Hello and welcome to my first entry on the Round Table. The Blogs of the Round Table is a monthly collection of posts from different blogs revolving around the same topic. This month’s the topic is Diamonds in the Rough, which touches the concept of flawed characters or the lack thereof in games.
When talking about stories in videogames the topic of cutscenes always comes to the surface. Just the concept of taking control from the player is a flawed one because of the focus in interactivity that the medium has. But we still use cutscenes because it’s the best way we know of that let’s the game have action sequences outside of the engine and most importantly allows for traditional storytelling by forcing the player’s hand.
Then again, the cutscenes all by themselves are not the problem, it’s the use of them. I’ve read (not played) that Bioshock had one particular cutscene where the lack of interactivity was deliberate and used to great effect. I won’t go into details because of it’s spoiler nature, but suffice it to say that this particular part of the game deserves applause. Of course this is shinning jewel that shines even brighter because of the deserted surroundings. I seriously don’t know any other example where the use of a cutscene is well justified.
Moving on, interesting stories in any form of media have flawed characters because we can’t relate to someone who is perfect in every way. But in videogames the player becomes the main character, so the flaws the game tries to impose on the player feel forced most of the time. Character flaws almost never surface through gameplay since controlling a handicapped protagonist isn’t exactly a thrilling experience. So we are treated almost always with character flaws that show up only in dialog or pre-scripted events. This is not desirable either but it’s the most harmless common option that I know of.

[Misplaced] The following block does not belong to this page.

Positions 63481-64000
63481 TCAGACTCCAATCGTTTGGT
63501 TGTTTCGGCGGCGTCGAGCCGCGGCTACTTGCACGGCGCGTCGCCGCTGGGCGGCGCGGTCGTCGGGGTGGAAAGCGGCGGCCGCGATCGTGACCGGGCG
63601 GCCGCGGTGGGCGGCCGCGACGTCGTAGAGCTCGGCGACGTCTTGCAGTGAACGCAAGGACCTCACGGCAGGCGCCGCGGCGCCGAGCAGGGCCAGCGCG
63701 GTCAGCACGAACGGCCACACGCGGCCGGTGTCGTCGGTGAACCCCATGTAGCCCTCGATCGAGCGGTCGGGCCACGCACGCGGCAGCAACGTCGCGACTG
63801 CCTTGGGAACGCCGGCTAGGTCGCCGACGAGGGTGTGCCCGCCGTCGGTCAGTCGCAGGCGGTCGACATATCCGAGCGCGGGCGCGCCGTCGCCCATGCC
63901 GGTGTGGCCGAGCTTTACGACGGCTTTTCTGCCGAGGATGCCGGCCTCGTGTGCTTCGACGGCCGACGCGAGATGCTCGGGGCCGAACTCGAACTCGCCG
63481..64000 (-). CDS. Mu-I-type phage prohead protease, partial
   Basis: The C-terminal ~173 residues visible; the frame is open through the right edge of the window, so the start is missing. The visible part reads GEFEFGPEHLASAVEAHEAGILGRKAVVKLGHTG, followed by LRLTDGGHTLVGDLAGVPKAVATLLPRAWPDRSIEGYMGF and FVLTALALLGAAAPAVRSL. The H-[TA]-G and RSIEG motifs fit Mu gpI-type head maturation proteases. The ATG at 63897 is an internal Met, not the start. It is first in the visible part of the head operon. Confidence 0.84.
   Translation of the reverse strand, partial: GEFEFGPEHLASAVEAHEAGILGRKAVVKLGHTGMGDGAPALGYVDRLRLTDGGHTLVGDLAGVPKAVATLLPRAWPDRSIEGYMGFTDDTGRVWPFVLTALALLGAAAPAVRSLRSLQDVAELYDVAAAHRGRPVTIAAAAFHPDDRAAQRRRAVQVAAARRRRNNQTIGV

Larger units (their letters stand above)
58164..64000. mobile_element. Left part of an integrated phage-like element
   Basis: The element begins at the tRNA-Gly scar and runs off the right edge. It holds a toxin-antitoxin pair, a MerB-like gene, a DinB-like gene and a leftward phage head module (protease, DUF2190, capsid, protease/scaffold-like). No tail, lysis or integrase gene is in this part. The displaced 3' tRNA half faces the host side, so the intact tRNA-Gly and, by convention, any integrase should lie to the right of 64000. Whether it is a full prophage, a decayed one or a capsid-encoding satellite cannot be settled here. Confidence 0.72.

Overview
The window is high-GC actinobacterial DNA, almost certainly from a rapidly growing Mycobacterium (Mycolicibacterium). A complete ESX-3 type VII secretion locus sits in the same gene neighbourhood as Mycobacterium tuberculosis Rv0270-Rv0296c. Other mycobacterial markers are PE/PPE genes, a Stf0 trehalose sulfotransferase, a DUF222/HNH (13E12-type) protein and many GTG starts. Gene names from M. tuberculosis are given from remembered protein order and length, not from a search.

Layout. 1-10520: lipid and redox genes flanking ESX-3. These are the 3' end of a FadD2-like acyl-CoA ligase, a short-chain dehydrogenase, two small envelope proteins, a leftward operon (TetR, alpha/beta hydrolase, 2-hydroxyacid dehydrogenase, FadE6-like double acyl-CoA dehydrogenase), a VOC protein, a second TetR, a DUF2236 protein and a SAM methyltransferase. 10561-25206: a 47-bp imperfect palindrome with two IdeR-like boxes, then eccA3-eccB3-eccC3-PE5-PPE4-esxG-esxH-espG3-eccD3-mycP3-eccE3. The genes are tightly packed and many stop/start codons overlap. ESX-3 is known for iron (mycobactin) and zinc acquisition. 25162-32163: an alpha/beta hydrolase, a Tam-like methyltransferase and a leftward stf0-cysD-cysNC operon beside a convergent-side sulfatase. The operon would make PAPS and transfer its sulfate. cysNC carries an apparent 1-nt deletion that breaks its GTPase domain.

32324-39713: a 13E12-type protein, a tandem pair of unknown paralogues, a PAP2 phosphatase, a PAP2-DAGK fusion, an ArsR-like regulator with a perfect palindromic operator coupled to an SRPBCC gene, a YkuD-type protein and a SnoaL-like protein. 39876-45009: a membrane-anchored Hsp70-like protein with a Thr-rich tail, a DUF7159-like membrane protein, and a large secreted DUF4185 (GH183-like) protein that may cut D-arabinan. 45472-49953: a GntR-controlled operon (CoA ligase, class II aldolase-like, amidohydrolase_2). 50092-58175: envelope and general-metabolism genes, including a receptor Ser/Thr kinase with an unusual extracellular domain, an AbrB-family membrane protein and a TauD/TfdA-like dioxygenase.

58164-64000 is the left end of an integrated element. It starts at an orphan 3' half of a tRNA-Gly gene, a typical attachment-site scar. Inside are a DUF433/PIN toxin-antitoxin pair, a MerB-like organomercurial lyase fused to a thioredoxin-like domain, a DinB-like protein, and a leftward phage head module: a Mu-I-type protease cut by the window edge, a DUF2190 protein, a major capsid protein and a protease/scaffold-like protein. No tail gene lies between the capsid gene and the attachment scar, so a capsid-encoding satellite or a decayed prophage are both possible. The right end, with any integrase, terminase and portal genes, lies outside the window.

A better approach to this would be taking advantage of the inherent interactivity and have the main character show the flaws of the player. But then again, how the game is supposed to do that? Well, one way of trying to achieve this would be by taking into acount the player’s choices on non-obvious solutions for a problem. Or cater to the player’s ego shinning through the main character (Shamus McLaser already talked about this).
Having interactivity is a mayor advantage and handicap at the same time: The player is much more engaged by the actions happening on a screen but this is ruined by the over-use of pre-scripted events, so traditional storytelling just isn’t suited well for the medium. If given in short bursts this events can be used to spice things up a bit by giving the player interesting situations that he would otherwise not encounter.
The way we tell our stories through games supports itself mostly on text in dialogs, sound in voice acting and videos in cutscenes, so it is really hard to see videogames as a storytelling medium in it’s own right. This problem is agravated by the ability of quick saving and loading: undo everything bad that happens, be it death or minor hp loss due to a trap. Nothing has meaning, success is expected and anything else is negated. This causes nothing interesting to happen during gameplay, the part that is exclusive to the medium. In a nutshell if it were not for the alien inclusions of text, voice and video the stories told would be the most boring of them all. There is no failure that one can speak of, anything can be retried until successful. If the game has no multiple endings either the player wins or walks out without finishing it.
Of course none of this applies to puzzle games nor multiplayer nor little distractions justified only by the mechanics.
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